Did you know an Oklahoman was maybe, kind of, sort of, the inspiration for The Lone Ranger?
Did you know that Oklahoman was black?
Did you know that handlebar-mustachioed lawman is going to get his own Morgan Freeman-backed HBO miniseries?
Bass Reeves was born in Texas but later lived and died in Muskogee. He’s one of the most little-known heroes of the 19th century — an escaped slave who became a deputy marshal and arrested more than 3,000 felons, eventually retiring as a Muskogee Police Department officer in 1909.
“He’s an important part of Indian Territory, and the lawlessness that was here,” Sue Tolbert, director of Muskogee’s Three Rivers Museum, said. “He has a great story, and it involves Indian Territory and Muskogee, since he lived here and died here.”
Reeves was illiterate, Tolbert said, and would have arrest warrants read to him before he memorized them and began to track his prey. He spoke several Indian languages, which made him an invaluable part of policing Indian Territory. American Indians took to Reeves, Tolbert said, teaching him tracking tips and ways to disguise his identity.
Even so, very few people know about him, something Tolbert said she hoped the HBO series will fix.
“Even here in Muskogee (the museum hosts Bass Reeves Legacy Day every year and a bridge connecting Muskogee and Fort Gibson is named after the legendary lawman) very few people know about him,” she said. “You could probably walk down the street and only one-out-of-ten people would know who he was.”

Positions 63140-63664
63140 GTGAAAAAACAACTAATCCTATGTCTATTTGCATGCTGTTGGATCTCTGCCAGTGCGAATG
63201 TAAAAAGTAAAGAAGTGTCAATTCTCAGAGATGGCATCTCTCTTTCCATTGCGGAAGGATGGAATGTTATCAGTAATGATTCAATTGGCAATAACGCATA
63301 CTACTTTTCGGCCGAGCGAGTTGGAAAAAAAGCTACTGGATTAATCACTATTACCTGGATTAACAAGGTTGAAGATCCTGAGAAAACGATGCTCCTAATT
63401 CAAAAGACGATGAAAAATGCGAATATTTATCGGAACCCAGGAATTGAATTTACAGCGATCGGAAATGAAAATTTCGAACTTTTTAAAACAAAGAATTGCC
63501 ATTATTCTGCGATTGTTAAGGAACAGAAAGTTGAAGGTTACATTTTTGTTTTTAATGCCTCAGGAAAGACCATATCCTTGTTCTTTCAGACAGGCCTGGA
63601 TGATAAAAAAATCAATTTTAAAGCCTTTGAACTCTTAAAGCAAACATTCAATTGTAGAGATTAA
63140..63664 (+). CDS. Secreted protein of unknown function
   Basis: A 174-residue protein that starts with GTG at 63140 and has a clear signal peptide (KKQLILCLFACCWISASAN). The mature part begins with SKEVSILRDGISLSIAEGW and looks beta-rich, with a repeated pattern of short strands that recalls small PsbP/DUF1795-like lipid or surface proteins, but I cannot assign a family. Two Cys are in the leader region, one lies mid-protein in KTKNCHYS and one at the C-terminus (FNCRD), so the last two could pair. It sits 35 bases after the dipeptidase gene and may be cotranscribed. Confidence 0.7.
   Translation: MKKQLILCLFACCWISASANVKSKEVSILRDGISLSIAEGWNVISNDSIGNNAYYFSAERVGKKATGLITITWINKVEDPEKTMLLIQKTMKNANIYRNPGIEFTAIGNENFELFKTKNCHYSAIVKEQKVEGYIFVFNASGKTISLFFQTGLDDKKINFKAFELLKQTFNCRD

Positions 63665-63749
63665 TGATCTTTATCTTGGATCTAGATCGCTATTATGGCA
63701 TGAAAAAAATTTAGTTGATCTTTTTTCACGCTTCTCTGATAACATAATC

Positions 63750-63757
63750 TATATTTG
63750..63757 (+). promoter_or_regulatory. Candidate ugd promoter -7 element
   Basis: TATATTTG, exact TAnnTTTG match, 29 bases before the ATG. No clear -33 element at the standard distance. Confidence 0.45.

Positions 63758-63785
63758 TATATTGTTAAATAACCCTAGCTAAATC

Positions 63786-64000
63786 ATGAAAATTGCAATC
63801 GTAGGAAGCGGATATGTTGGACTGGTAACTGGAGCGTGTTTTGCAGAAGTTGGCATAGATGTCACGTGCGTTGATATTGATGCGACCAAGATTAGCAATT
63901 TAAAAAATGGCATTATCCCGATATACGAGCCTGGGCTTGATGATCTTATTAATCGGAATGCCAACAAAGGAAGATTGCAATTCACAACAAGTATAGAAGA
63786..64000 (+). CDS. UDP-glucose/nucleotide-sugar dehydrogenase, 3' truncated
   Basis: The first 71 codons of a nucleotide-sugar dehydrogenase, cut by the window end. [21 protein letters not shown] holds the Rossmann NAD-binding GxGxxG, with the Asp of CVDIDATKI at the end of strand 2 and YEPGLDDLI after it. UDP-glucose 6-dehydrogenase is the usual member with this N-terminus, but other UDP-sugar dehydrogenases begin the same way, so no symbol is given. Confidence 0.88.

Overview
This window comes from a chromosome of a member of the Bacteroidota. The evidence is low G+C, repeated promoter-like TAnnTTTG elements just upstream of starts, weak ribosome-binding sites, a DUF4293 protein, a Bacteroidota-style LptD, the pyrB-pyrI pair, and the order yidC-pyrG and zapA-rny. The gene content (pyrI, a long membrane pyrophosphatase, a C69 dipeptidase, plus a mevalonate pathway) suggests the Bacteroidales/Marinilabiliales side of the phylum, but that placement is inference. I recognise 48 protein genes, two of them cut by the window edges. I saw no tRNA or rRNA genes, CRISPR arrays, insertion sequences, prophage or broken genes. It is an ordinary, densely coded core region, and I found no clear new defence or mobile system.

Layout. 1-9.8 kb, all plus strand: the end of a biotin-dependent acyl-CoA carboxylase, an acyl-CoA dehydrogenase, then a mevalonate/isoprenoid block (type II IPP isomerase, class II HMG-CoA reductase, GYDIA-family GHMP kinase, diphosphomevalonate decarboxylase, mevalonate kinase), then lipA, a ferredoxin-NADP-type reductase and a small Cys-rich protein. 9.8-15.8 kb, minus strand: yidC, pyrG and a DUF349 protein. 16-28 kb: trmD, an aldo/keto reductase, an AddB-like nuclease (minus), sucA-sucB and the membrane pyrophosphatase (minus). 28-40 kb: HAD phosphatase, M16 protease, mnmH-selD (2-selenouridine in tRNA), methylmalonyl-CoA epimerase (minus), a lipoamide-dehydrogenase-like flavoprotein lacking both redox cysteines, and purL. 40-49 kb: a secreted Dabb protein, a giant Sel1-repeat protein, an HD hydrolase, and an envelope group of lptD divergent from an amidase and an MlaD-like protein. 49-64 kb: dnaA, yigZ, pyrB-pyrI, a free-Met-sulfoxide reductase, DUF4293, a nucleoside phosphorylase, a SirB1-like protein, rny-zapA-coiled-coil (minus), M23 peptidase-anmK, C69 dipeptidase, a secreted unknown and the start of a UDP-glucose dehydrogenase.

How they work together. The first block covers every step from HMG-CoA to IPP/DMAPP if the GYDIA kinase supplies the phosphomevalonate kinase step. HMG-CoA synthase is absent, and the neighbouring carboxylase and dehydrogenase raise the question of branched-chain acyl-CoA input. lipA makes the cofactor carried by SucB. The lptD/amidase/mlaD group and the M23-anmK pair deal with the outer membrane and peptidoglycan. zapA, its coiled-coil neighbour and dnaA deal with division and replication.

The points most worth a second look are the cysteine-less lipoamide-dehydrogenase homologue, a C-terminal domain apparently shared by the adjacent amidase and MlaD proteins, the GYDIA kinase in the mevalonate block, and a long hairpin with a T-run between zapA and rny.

As for the Lone Ranger angle, that’s a relatively new development. Art Burton, an author and Bass Reeves historian, discussed that topic with CNN in 2013 following the release of Disney’s “The Lone Ranger” movie.
Like the Lone Ranger, Reeves was a master of disguise, Burton said, a necessity considering he was tracking down and capturing dangerous people in dangerous places.
Reeves rode a grey horse (Hi-Ho, Silver!), used American Indian trackers and used a silver dollar as a calling card (The Lone Ranger left behind silver bullets.)
The Lone Ranger was created in Detroit, Mich., which housed the Department of Corrections where many of the fugitives Reeves captured were eventually housed.
“I haven’t been able to prove conclusively that Reeves was the inspiration for the Lone Ranger,” Burton told CNN. “But he was the closest person in real life who had these characteristics.”